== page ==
Sure, we all stress about job interviews. But when you walk into one wearing a winning outfit you not only have added confidence, you have an edge over the competition too. There are enough things to keep in mind during an interview—the company’s history, your work experience, your strengths and weaknesses—worrying about your clothing shouldn’t be one of them.
Putting together an interview outfit isn’t as easy as throwing on your old suit; if there was ever a day to try a little harder and turn it up a notch, this is it. Don’t underestimate the importance of appearances and how they can affect what a potential employer may think of you. It could make the difference between you and someone else who is just as qualified—but maybe not as well-dressed.
Do Your Research
Before your interview, research the company for insight into its operations and culture. This will help you craft questions for your interviewers (see below) and determine if it’s a casual work environment or a strict, professional one. Once you know this, you can dress accordingly.
Dress for the Job You Want
As a general rule of thumb, it’s better to dress one step above a typical employee who is working there. Perhaps you are vying for a position at a startup with a casual work environment. In this case, try a collared button-down shirt and a pair of indigo wash denim jeans. If the dress code is business casual, opt for a full suit and tie instead. Although it may not be what you wear Monday to Friday if you get the job, it will still show the folks conducting the interview that you take the opportunity seriously.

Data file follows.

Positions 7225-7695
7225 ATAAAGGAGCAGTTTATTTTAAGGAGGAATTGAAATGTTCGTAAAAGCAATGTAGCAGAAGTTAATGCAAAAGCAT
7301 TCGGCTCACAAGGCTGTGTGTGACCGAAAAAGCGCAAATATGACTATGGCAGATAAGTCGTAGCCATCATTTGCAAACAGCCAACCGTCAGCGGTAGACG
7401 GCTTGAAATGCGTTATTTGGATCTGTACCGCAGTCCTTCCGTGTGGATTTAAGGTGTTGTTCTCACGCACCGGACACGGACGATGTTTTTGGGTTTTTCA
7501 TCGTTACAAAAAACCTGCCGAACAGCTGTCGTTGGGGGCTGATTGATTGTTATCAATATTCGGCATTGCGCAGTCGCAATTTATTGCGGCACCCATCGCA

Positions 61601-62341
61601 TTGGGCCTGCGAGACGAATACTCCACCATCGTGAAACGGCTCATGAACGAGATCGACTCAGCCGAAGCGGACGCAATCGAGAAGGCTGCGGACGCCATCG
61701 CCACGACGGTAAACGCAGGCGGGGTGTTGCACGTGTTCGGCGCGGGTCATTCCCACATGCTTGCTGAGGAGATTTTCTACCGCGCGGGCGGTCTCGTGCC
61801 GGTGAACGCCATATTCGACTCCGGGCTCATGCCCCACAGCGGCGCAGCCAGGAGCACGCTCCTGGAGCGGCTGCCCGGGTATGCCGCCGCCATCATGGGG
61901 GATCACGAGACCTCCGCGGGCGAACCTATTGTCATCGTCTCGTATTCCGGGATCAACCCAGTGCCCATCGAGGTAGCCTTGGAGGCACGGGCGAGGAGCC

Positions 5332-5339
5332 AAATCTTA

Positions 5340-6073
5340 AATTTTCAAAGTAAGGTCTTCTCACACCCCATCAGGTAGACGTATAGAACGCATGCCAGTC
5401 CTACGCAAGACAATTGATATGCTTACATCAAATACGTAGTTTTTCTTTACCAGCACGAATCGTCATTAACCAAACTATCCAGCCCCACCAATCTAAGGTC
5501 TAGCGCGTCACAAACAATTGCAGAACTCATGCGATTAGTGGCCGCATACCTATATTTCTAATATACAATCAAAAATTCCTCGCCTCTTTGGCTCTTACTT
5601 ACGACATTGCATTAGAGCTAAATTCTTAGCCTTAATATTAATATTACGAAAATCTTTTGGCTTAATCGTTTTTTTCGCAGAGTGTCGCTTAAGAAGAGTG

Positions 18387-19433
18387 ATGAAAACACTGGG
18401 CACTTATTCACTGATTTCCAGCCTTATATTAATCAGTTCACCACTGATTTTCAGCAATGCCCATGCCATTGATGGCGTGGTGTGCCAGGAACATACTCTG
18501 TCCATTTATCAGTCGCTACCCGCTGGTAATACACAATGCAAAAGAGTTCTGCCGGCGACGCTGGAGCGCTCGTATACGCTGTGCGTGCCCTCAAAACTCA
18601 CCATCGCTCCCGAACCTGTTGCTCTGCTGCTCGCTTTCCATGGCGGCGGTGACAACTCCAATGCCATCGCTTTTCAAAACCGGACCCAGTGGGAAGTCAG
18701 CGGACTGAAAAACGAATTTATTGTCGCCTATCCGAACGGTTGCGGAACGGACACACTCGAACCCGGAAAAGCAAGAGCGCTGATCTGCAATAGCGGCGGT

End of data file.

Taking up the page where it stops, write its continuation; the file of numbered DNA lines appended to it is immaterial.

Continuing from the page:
Conservative or Bold?
It’s important on these occasions to find the right balance between convention and self-expression. Even if you prefer bright colors and crazy patterns on the day to day, go classic and wear either a charcoal or navy suit. Never wear a black suit to an interview, as you will appear too formal in just about every instance. If you need to add some color or patterns have fun with your accessories, but keep the overall look relatively understated. This will ensure you make the impression they remember, and not your outfit.
Practice and Prepare
Practice answering questions that you know will be asked like, “Tell us about yourself,” and, “Why do you think you are the ideal candidate for this position?” Having answers to these basic questions will help you feel more at ease and appear confident. If you are interviewing for a role that requires a portfolio of work, make sure your work is showcased in a tidy, portable portfolio, or bring a tablet if it’s hosted online.
At the end of the interview, have a few insightful questions about the company and the role prepared to ask them. (Our favorites: “What are the things that drive success in your company?” and “What are the attributes of your top performers?”) Lastly, remember to thank the interviewer for his or her time. If you really want to stand out, follow up with an email that reasserts your interest in the job. Sometimes it’s the little touches—both in what you wear and how you handle yourself on the day—that set you apart.